In Manhattan, most people who go to the dermatologist complain of acne. A significant amount of these people have rosacea - also coined adult acne. What is this and why do we see it so often?
Acne Rosacea, most often develops after puberty, usually during the 20s-30s, and can last through middle age. Acne Rosacea occurs mostly in women with fair skin, those who are often termed flushers and blushers. Acne Rosacea can begin with flushing or redness of the skin, acne lesions occurring in the central part of the face, or around the mouth and eyelids. When it first develops, rosacea may come and go on its own, but as it progresses, small blood vessels may appear in the reddened areas, especially on the nose, cheeks and upper lip. Because Rosacea develops over a long period of time, it may first be mistaken as a tendency to blush easily. The most advanced, rarest cases may involve an over-activity of the sebaceous glands accompanied by an enlargement of the nose, rhinophyma, classically called the WC Fields nose.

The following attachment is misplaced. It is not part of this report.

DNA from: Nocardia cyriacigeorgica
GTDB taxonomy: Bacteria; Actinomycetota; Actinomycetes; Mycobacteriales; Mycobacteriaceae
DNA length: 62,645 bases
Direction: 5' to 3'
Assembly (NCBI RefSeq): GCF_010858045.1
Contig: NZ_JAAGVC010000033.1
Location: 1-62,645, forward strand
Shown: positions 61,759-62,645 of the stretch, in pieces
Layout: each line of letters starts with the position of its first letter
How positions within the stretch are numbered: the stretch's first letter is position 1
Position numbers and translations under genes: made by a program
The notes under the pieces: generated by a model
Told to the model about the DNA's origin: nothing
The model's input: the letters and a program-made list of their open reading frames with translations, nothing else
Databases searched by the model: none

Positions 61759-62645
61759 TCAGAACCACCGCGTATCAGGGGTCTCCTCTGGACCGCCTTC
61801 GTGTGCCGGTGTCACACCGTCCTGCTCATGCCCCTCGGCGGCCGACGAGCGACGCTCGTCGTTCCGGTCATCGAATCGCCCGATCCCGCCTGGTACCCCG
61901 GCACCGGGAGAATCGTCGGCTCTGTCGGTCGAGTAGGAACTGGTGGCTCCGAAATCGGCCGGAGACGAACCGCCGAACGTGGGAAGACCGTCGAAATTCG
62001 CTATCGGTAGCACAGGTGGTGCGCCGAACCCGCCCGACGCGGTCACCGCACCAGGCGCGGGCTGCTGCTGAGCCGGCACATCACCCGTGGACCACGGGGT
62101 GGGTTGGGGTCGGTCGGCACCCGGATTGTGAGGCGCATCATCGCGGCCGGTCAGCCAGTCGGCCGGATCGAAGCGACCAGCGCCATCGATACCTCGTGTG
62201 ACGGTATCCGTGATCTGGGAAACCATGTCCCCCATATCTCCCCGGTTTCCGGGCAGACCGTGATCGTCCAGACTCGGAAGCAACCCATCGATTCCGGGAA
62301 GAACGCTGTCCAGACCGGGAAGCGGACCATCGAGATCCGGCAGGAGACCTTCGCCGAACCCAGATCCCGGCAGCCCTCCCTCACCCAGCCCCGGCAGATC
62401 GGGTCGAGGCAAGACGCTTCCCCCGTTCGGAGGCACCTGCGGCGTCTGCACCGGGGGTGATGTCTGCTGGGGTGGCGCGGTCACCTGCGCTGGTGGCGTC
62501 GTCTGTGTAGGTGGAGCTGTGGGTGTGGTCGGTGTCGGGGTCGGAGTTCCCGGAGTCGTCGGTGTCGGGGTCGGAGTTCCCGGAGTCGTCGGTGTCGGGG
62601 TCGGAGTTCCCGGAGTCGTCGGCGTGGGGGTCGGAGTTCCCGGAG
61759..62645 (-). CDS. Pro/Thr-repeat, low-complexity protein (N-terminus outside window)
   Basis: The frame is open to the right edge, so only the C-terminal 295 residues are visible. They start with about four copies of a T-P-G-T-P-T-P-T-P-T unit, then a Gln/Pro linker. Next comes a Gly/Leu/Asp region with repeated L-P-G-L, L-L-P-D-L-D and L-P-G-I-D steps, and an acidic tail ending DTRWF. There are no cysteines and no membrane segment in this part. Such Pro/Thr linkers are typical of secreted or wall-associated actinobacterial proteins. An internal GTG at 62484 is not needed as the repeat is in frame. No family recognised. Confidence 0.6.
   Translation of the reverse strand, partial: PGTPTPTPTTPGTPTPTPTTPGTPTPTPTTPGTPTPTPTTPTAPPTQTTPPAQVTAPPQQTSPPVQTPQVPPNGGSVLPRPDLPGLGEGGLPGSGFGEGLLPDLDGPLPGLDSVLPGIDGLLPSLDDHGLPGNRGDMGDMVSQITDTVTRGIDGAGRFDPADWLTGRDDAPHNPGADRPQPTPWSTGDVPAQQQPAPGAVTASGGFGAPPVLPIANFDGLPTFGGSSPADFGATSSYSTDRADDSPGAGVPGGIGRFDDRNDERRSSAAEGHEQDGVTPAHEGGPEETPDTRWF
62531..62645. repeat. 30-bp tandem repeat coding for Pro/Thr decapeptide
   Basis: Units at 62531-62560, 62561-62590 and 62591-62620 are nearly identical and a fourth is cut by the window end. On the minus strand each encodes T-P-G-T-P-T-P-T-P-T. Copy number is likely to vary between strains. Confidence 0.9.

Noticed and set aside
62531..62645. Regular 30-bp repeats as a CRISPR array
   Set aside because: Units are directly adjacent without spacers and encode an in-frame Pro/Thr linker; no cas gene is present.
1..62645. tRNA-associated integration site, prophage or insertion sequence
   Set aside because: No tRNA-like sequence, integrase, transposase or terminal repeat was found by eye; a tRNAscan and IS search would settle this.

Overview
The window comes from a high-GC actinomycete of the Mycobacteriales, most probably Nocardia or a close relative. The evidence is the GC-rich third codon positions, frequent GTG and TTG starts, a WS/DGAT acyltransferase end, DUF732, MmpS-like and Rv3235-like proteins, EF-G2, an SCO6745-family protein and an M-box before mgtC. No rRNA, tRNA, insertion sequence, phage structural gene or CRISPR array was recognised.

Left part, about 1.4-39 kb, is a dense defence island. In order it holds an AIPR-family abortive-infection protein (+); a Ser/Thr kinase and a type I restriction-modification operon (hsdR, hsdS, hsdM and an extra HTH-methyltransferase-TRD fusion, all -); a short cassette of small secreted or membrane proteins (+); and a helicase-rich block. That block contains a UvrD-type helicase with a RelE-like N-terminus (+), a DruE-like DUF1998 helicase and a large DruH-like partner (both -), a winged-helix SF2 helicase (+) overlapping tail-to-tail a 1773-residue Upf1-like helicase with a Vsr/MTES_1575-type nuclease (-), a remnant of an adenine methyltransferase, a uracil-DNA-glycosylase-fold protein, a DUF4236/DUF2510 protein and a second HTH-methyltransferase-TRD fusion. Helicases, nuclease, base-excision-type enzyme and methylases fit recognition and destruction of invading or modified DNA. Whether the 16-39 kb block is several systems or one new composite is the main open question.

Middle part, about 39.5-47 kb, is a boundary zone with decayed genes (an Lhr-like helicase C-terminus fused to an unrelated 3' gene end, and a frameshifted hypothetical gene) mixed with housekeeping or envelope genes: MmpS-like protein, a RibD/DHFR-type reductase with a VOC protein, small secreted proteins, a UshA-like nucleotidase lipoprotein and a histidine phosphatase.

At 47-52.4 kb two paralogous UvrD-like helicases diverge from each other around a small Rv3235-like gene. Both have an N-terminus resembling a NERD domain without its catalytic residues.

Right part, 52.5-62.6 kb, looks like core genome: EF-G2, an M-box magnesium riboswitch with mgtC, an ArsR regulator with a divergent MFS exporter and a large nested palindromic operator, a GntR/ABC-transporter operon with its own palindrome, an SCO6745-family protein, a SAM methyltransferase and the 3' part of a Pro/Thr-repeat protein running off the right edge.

Things that aggravate
Rosacea are sun exposure, hot weather, hot drinks (especially caffeinated
ones), spicy foods, alcohol, overheating while exercising and stress.
Dr. Brad Katchen, founder of SkinCareLab, says that "the only dilemma is that the exact cause is not known. Usually, topical creams with anti-bacterial agents such as metronidazole or azelaic acid have been shown to work. Also, oral medications like tetracycline have been helpful. For the flushing, laser therapy has helped reduce redness. Successful management of rosacea depends on early diagnosis and treatments. If left untreated, rosacea will get worse, and be more of a challenge.”